15-Feb-2020: Pavitra Sriprakash, Director and Chief Designer at Shilpa Architects Planners Designers writes a weekly column on Sustainability for The New Indian Express titled “ECOLOGIC”. This week she writes about Eco audits for a sustainable future.
Full article below: (Also available at The New Indian Express Website)
Eco audits for a sustainable future
As a small or medium business owner, have you started thinking about your carbon footprint? Are questions around how planet-friendly practices, part of your discussions for current and future plans? Are you trying to figure out what to do and where to start? If this is the case, don’t worry. You are not alone. And also be assured, there are easy ways to get started without feeling overwhelmed.
For most businesses, sustainability is relatively new and the actual steps to follow to develop and grow a sustainability programme are still unclear. The usual first step is to conduct a Sustainability Audit — this will serve as a tool that is used to compare your company’s practices with the best practices for sustainability. The audit helps identify areas for improvement and can help craft an inclusive plan for growth. But before we even start with all of this, very often, there is a lot of convincing that is required, which going through the effort for implementing sustainable practises will make business sense and not be a costly affair.
Here, it’s useful to introduce the concept of a triple bottom line. The triple bottom line shifts the focus of a business so that it’s not just on profits, but on generating profits in a way that is better for both people and the planet. To further understand the triple bottom line, you need to remember that the ‘bottom line’ refers to the last line on an income statement — it shows the profits made by a business. Traditionally, the purpose of business has only been to increase profit, regardless of how it earned those profits.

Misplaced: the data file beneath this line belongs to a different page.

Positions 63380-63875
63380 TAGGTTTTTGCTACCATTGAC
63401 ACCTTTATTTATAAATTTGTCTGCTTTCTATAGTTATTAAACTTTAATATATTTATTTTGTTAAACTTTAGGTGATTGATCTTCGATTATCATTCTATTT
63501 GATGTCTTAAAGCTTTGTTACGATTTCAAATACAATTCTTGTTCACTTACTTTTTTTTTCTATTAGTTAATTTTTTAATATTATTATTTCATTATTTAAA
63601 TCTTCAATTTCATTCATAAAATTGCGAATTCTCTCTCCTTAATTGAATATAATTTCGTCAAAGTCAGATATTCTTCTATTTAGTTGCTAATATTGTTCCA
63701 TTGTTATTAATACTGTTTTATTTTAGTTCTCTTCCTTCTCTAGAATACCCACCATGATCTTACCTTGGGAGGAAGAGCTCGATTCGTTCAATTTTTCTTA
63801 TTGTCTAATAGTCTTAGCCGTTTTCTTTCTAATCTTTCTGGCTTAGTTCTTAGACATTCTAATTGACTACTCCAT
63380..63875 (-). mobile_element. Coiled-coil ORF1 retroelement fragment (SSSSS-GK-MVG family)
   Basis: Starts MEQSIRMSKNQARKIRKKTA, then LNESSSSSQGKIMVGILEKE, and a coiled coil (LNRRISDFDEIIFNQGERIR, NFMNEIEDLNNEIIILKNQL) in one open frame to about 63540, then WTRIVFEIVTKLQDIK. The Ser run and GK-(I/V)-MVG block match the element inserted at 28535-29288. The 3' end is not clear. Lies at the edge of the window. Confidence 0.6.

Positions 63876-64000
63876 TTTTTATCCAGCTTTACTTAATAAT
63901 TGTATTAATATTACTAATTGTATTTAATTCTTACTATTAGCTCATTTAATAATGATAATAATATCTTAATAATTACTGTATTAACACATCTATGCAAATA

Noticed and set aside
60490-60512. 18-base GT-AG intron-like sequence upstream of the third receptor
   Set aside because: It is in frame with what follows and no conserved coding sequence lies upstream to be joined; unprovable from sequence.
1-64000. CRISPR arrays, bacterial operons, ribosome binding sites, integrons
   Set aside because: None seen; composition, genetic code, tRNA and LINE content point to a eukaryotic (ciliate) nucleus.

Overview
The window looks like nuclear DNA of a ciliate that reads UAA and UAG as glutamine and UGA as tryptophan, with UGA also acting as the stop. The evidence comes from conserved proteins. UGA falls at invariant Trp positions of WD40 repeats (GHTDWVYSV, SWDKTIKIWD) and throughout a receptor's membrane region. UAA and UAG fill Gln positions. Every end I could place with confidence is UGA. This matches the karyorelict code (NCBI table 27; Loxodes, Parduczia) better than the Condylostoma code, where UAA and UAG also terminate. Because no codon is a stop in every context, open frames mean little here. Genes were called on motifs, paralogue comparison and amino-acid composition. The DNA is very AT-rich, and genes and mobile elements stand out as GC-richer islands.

However, as we’ve seen in recent years, the focus on profits above all else has led to the destruction of natural resources and had devastating effects across the world on vulnerable populations and wildlife. Climate change is the single largest demonstration of how much can go wrong when the pursuit of profits takes precedence over all else. In most cases, businesses professionals are not willingly causing harm to people or the planet. While most of them generally care for the people and the planet, they seem stuck within a broken system. They are only trying within their constraints to minimise their negative environmental impacts and optimise their positive social impacts. The focus on a triple bottom line instead of the conventional bottom line can help reshape this thinking.
While many professionals are drawn to the triple bottom line and sustainability because it aligns with their values, there is also a strong business case to be made. If there wasn’t, business sustainability, as we know it would not be gaining the widespread adoption that it has been getting. Businesses that work to implement the triple bottom line are recognising that a business model focused solely on financial profit is inherently unsustainable if it ignores two critical elements necessary to its success — human capital and natural capital. This approach helps identify both risks and opportunities that might not be readily apparent when taking a more traditional, one-dimensional perspective of the business. So go ahead, get started on a sustainability audit for your business and improve not just your bottom line, but the state of the planet as well.